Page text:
Then it is matter of assembling and hammering tight - sole plate then post then bearer or joist (or top plate then other). Depending on access you can use the wedges at the top or the bottom. The advantage of wedges is that they allow adjustment as you are doing adjacent supports and over time if the soil dries out or gets wetter.

    The same principle can be used without wedges, but with a decent hydraulic jack (say 10T) - have the ground levelled off and measure up and cut the plates & posts adding whatever you reckon might be OK to lift (no more than 10mm unless you really know what you are doing) and have them ready. Jack up, place the supports and let back down.

    Important to not try to lift more than a few mm just so the new supports are tight - the new supports are additional and intended to add to the original structure temporarily - not replace the existing.

    The bigger job of raising and replacing support is bigger and more difficult exercise and not really a DIY unless you have pro advice and assistance. But by adding supports as described - around perimeter and in where the internal piers are, can extend the need for quite some time and will mostly cost you your time - you can source suitable timber cheaply.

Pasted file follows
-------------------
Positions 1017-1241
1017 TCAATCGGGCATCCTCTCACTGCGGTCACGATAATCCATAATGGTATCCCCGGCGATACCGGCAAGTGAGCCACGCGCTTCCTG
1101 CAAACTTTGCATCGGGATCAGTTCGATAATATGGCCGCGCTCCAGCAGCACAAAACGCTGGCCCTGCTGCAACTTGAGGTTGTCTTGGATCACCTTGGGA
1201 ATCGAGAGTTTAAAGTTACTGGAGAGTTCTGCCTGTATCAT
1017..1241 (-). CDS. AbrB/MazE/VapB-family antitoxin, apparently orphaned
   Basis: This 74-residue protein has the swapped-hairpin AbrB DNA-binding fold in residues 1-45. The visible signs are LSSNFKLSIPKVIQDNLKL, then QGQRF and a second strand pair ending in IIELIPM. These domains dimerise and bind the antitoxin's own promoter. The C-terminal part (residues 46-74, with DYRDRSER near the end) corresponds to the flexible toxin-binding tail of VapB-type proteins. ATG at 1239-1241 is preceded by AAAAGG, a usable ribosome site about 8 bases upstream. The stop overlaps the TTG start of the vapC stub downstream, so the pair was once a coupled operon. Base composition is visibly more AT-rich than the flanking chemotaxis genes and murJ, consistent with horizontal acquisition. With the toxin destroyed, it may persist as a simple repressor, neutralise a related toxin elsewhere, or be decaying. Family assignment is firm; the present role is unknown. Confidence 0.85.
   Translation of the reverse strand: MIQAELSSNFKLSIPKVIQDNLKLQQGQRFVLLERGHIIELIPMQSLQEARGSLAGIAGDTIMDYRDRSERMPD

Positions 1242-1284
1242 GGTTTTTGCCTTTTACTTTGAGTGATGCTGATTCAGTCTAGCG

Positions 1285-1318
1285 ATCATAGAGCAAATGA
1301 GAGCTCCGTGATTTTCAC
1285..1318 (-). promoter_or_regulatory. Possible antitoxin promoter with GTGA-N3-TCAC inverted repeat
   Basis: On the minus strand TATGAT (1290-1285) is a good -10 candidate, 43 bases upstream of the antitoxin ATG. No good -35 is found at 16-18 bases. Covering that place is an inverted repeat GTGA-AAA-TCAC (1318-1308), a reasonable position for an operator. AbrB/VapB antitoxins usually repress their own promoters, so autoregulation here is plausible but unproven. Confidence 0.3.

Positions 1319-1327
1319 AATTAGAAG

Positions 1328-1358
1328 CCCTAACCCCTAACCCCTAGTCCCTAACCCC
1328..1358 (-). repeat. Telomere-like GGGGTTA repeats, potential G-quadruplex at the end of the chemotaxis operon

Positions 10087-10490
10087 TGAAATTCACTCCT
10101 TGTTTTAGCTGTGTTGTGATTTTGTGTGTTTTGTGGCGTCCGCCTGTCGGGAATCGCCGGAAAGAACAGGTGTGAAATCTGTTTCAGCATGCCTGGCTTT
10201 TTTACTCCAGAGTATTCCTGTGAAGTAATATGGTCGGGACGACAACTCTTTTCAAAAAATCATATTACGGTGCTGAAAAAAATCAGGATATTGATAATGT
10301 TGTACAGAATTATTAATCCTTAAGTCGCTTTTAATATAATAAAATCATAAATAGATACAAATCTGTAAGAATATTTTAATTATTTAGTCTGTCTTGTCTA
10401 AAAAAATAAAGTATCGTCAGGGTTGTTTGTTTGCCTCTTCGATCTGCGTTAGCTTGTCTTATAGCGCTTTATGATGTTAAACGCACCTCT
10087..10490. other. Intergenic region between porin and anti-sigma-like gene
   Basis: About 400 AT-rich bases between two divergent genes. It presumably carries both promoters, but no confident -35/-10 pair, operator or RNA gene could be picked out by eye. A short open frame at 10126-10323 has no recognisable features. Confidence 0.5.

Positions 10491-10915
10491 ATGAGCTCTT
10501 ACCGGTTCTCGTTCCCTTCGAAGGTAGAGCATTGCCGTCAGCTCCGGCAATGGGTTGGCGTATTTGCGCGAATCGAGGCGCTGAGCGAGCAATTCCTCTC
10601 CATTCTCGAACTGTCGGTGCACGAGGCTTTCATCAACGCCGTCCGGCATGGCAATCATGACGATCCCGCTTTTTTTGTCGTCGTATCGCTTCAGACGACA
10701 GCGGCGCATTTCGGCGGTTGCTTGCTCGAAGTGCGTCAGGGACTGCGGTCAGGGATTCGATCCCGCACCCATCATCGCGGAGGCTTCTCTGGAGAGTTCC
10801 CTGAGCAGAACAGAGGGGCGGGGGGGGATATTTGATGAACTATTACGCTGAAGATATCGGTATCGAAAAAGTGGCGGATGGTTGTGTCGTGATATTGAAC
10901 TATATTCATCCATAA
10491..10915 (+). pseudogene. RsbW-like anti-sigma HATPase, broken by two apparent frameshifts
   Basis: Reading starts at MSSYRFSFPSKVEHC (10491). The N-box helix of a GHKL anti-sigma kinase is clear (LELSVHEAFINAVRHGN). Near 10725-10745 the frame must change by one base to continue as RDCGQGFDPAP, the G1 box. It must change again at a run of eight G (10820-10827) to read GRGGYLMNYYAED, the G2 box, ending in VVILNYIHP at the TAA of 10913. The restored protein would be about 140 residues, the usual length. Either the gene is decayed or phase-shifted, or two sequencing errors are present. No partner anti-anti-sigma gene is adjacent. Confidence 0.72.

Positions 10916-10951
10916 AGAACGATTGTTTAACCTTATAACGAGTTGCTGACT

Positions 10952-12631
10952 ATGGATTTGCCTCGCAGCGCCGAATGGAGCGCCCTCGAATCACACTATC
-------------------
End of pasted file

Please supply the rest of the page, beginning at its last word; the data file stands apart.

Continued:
Advice from me on this forum is general and for guidance based on information given by the member posing the question. Not to be used in place of professional advice from people appropriately qualified in the relevant field. All structural work must be approved and constructed to the BCA or other relevant standards by suitably licensed persons. The person doing the work and reading my advice accepts responsibility for ensuring the work done accords with the applicable law.

  5. #5
    1K Club Member autogenous's Avatar
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    Pictures?
    https://www.instagram.com/perth_bricklayer_wa